Working closely together, Subject Liaisons and specialty librarians have always provided powerful support to instructors, but with the quick pivot online these experts were all the more critical. This spring they were still identifying materials to meet teaching and research needs; assisting in course adjustments in response to instructor goals, student needs, and technological barriers; and advising on best practices for distance learning and research alike. These are important roles the Subject Liaisons and specialty librarians have always filled, only this spring they were doing it fully digitally, from home.
Under normal circumstances, it is not uncommon for a class to visit the Special Collections reading room for lessons or research work. However, as everyday class sessions moved online, so did specialty ones — and Library staff were along for the ride.
The Library community remained dedicated to research and learning success, even as drastic measures were taken to protect our local citizenry from the threat of COVID-19.
Consider the following:
- When a University-wide call went out for volunteers to serve as Zoom video support in “classrooms,” more than a quarter of the resulting volunteers (50+ individuals) were Library staff.
- Scanning of physical items took place at a breakneck pace before ending in early April — Library staff scanned more than 100,000 pages, by hand, for use in courses and research.
- From March until the end of spring semester, Library staff conducted more than 100 instruction sessions and nearly 900 specialty consultations, all using remote instruction tools to meet the instructional and research needs of our community.
- “Ask a Librarian” chat, normally supported by student employees at the circulation desk, remained open and available for extended hours throughout the pandemic thanks to student employees who were willing to work remotely to answer questions and refer patrons to needed resources.
- As an initial partner with HathiTrust’s Emergency Digital Access program, UVA helped pave the way for hundreds of other institutions to make millions of in-copyright items available to patrons around the globe — enabling access while respecting licensing and building international collaboration.
In addition to the ongoing work to support the modified research and learning landscape, librarians also worked quickly to make information about COVID-19 available to the University community and beyond. A guide for updates, information, and scholarly content about the coronavirus was quickly put together, in concert with staff from the Claude Moore Health Sciences Library. The guide included resources for researchers as well as the public, data and media resources, sections on misinformation, and guides to masks, social distancing, self-quarantining, and more. “COVID-19 Apoyo e Información,” an extensive Spanish-language guide, was created at UVA by ACRL Diversity Alliance Resident Librarian Hanni Nabahe, and subsequently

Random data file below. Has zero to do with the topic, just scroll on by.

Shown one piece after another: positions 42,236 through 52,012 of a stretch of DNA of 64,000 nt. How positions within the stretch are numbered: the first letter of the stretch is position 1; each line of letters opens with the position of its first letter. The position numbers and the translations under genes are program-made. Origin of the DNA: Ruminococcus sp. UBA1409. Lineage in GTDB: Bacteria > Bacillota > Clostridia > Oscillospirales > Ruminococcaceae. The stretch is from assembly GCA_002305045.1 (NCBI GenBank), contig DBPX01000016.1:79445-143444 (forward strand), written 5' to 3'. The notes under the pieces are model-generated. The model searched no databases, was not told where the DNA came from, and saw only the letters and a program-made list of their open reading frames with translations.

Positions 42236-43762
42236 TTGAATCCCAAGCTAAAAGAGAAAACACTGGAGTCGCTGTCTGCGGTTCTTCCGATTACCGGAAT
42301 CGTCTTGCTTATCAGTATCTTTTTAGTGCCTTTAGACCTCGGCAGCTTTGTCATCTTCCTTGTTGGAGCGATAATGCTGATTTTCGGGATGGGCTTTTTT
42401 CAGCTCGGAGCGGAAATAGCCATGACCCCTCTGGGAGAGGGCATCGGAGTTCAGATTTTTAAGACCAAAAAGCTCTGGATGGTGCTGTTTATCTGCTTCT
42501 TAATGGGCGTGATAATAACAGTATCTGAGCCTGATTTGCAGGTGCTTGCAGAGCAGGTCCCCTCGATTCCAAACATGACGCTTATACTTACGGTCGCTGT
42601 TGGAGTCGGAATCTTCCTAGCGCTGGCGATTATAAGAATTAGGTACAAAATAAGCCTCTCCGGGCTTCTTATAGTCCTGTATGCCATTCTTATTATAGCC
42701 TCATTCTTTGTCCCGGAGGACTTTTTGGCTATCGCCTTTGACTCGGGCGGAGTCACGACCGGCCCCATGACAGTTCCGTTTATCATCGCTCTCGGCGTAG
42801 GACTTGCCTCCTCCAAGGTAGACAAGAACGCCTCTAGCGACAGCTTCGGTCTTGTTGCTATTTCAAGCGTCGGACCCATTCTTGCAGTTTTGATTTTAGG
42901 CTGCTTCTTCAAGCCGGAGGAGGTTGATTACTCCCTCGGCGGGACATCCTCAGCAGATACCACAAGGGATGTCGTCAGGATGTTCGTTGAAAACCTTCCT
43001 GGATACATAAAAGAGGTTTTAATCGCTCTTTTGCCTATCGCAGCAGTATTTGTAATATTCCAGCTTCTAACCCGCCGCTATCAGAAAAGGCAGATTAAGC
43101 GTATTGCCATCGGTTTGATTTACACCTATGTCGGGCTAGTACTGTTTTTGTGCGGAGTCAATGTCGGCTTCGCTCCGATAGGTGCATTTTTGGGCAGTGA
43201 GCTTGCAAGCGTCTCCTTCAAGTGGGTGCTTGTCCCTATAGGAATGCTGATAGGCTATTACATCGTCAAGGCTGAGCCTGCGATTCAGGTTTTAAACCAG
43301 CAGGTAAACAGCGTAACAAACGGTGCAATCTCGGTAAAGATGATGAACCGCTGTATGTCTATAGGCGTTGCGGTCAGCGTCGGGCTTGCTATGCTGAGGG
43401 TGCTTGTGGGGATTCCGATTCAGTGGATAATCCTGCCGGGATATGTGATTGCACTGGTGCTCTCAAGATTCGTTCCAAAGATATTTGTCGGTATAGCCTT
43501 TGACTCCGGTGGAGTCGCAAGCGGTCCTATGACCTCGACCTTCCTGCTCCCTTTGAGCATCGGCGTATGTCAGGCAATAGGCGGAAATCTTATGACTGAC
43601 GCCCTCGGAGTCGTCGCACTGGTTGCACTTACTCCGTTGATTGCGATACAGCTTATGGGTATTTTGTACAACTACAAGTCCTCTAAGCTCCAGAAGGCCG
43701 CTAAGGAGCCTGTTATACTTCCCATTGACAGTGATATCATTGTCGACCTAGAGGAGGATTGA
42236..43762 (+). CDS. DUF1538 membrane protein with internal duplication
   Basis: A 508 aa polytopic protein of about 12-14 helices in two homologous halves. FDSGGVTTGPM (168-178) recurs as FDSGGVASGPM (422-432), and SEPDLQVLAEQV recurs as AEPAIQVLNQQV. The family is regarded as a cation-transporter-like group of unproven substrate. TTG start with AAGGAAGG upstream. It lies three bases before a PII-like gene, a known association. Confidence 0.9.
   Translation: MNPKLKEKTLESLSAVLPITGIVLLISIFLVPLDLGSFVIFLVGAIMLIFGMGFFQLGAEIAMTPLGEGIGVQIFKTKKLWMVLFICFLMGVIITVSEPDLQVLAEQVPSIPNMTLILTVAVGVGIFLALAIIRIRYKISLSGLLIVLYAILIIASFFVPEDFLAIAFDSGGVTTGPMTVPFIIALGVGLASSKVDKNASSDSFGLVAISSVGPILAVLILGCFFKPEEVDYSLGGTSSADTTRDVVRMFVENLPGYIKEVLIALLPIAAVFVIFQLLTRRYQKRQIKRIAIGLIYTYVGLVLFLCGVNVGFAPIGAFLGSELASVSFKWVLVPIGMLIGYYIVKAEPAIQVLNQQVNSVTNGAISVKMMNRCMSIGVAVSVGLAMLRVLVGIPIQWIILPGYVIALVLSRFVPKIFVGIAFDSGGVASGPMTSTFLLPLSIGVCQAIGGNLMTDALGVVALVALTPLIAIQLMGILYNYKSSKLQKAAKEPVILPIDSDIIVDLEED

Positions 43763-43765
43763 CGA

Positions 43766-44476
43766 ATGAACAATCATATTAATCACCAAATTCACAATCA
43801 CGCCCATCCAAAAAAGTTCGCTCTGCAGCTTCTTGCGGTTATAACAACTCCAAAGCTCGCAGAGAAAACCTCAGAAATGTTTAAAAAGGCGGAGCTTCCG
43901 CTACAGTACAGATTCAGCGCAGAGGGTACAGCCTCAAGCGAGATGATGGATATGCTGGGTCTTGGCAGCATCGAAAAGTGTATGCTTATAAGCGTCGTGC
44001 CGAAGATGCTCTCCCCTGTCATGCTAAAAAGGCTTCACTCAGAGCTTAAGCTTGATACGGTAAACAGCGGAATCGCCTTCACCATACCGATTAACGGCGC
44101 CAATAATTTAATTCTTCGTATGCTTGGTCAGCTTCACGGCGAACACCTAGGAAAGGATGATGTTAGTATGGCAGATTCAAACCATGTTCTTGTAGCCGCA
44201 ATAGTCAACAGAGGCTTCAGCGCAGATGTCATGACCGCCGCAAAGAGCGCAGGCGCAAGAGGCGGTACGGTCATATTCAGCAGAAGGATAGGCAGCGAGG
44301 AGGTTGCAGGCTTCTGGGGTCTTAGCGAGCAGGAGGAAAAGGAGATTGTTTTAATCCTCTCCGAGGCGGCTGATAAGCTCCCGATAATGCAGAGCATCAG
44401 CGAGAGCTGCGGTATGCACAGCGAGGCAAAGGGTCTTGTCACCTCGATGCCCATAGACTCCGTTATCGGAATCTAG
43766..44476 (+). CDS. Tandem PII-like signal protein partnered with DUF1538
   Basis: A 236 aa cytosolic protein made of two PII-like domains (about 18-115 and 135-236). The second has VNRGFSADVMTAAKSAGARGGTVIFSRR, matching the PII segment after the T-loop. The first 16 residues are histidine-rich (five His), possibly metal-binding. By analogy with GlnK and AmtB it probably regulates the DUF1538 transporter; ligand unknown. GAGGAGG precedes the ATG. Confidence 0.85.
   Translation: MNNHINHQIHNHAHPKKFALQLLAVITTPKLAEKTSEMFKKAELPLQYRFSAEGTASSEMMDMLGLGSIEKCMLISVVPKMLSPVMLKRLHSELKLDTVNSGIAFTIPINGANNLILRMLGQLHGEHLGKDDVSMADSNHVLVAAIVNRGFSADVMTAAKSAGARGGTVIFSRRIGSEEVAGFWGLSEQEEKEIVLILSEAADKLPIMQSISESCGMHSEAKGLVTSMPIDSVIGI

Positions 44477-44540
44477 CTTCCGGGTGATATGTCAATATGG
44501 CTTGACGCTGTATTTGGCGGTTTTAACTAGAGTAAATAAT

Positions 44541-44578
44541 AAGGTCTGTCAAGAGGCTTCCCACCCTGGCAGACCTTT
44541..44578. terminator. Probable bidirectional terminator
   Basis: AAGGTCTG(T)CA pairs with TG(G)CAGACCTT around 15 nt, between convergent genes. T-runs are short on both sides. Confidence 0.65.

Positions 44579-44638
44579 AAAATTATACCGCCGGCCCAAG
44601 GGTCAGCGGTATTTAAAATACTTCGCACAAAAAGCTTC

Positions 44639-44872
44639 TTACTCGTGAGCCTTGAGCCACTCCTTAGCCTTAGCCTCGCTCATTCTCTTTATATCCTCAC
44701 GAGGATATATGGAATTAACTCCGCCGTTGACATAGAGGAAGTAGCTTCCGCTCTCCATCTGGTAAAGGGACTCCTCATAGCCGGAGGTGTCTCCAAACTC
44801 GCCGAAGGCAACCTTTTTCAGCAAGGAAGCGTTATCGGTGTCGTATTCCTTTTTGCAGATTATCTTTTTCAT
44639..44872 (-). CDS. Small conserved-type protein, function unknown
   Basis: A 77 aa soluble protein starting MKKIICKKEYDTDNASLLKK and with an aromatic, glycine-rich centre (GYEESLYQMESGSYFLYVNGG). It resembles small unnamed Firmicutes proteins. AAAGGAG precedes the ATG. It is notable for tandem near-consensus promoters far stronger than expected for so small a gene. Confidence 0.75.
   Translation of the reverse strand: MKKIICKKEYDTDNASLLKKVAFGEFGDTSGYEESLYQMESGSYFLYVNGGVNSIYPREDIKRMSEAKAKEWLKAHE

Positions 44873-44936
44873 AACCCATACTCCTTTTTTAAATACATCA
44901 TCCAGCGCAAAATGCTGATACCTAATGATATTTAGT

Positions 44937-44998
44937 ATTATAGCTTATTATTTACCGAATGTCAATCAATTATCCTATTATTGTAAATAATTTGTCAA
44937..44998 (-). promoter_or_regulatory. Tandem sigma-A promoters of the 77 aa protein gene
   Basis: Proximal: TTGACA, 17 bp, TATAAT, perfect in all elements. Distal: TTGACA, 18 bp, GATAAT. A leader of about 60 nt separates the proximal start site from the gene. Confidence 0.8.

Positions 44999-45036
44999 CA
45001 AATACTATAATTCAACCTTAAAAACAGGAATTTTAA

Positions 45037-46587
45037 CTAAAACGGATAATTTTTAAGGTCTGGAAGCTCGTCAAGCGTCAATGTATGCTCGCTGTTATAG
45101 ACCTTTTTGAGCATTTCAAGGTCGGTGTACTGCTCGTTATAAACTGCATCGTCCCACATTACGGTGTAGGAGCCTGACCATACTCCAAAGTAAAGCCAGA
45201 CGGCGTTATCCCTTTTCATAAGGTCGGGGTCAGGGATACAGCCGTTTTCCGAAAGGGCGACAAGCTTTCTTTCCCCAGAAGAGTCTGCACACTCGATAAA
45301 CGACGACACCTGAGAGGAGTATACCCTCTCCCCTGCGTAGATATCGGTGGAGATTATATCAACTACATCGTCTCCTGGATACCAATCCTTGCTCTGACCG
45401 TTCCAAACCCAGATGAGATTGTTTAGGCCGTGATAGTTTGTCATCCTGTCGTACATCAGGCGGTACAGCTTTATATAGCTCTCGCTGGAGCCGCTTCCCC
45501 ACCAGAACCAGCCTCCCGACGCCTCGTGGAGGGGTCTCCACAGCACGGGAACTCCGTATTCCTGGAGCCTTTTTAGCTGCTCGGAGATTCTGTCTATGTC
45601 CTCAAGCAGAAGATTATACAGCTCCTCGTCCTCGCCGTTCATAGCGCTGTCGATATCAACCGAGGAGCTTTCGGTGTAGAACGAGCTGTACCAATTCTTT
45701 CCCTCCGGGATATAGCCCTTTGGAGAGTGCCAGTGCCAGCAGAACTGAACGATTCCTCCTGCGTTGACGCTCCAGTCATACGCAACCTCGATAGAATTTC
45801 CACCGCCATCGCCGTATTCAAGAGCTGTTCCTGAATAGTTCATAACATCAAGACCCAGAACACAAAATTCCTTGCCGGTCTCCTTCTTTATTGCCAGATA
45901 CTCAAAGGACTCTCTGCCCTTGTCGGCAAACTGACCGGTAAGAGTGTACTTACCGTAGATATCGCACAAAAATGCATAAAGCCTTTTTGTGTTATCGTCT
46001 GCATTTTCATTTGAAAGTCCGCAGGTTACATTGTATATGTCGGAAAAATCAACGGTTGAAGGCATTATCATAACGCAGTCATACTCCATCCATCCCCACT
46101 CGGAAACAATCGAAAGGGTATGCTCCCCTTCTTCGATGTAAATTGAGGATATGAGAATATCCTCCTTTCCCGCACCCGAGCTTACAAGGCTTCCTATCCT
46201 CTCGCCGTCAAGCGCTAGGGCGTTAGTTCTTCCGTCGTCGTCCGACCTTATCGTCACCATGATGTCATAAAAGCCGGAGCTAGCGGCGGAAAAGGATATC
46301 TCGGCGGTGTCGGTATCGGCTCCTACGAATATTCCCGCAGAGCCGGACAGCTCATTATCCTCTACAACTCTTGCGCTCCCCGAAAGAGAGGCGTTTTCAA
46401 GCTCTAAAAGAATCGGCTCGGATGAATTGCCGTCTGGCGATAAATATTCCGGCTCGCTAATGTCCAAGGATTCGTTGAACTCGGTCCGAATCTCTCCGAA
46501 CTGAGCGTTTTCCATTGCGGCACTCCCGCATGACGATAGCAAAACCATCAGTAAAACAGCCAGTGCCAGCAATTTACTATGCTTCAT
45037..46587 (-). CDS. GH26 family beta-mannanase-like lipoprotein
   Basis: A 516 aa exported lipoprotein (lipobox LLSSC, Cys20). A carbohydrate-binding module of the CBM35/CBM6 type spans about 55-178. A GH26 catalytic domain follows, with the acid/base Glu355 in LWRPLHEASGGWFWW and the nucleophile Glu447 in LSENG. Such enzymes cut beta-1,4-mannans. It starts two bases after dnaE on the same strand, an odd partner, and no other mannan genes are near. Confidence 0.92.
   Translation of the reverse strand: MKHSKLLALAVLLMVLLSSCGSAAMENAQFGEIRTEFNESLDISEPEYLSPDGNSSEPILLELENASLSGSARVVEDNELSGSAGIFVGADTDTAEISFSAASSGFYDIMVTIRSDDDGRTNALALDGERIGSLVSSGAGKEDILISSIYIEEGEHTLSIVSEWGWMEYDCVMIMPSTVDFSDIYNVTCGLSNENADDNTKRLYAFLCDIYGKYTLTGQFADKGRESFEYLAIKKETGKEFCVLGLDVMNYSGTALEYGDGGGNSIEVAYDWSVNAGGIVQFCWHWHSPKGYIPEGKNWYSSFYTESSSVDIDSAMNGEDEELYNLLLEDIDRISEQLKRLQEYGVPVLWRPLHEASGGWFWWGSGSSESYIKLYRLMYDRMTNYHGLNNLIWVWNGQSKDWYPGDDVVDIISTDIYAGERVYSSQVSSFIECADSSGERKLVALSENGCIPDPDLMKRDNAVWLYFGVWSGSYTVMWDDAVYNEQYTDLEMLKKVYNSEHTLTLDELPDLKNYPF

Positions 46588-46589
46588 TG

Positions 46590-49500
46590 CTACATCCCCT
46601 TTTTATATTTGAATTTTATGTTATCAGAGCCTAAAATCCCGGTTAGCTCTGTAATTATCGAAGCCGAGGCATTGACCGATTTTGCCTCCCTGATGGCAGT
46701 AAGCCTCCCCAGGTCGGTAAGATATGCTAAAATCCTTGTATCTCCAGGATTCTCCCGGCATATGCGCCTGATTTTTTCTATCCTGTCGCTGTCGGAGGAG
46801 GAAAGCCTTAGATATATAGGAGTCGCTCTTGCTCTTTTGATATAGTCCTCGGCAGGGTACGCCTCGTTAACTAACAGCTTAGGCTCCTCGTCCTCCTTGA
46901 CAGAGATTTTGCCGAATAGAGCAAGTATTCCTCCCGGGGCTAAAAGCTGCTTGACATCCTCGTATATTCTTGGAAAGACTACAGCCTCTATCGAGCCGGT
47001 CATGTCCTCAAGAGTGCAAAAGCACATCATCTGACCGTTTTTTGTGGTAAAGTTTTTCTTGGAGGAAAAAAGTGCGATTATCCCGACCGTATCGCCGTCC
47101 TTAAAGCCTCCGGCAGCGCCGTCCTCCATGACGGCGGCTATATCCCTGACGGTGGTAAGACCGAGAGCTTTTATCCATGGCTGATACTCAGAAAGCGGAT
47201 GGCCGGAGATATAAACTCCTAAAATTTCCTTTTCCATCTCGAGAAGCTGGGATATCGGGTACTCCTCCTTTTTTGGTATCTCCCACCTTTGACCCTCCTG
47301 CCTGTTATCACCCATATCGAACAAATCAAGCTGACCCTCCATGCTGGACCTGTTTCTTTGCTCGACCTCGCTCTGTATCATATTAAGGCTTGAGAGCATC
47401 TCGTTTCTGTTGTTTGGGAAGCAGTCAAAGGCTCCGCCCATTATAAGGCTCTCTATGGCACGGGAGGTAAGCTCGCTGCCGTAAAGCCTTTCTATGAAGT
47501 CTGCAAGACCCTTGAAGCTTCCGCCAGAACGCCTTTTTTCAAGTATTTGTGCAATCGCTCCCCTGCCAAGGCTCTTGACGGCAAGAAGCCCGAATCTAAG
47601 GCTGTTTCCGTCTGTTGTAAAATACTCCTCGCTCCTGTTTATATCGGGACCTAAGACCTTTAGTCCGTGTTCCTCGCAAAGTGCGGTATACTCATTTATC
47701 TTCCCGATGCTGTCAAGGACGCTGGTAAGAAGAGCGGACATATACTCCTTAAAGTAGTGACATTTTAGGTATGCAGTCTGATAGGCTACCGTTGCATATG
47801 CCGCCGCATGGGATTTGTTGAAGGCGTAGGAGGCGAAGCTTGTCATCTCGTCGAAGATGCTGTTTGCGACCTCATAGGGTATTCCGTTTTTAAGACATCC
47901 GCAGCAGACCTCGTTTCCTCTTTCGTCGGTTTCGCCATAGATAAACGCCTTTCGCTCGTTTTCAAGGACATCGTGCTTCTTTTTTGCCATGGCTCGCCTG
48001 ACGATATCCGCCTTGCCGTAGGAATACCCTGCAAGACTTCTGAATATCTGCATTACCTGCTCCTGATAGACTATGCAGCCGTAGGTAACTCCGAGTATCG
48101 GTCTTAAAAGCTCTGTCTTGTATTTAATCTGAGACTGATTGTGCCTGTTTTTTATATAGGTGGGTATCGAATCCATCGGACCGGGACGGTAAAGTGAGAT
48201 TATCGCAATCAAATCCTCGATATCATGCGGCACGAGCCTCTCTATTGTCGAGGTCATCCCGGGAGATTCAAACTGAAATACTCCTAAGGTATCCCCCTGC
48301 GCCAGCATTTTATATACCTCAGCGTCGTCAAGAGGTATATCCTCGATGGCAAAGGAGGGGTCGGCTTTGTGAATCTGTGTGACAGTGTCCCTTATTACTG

used as a template for similar guides at many of the state’s other major research libraries.
As of this writing, the coronavirus remains a significant threat around the world. Libraries, particularly in the United States, which currently has the dubious distinction of holding the highest number of cases in the world, remain deep in planning mode. There are contingencies being made for reopening; for re-closing; and for rapid responses of every stripe.
In the face of COVID-19, never has it been clearer that we are all connected. Our vulnerability, our dedication, and our shared experience in this time will no doubt lead to creative, innovative, incredible discoveries. The Library is immensely grateful to those who dedicate their lives to making our work effective, valued, and meaningful.
Surfacing Stories of Underrepresented Lives
In March 2019, the Library launched a project to transcribe unique items from the Small Special Collections Library and make those resources available for full-text searching. The transcription work, performed remotely by Library staff and student assistants whose regular responsibilities were interrupted because of the COVID-19 pandemic, will enable searching for specific names, places, dates, and more. Items that have been fully transcribed include the “Sally Hemings” underground newsletter (born in the turmoil of the May 1970 student strike), the University’s first volume of matriculation records (1825-1905), the Watson Family Papers “slave notebook” recounting work performed by enslaved men and women, and the registration book of the Madison Friendship Lodge, a local African- American fraternal order. Making these materials fully searchable is part of the Small Special Collections Library’s work to bring to light the stories of often-underrepresented lives.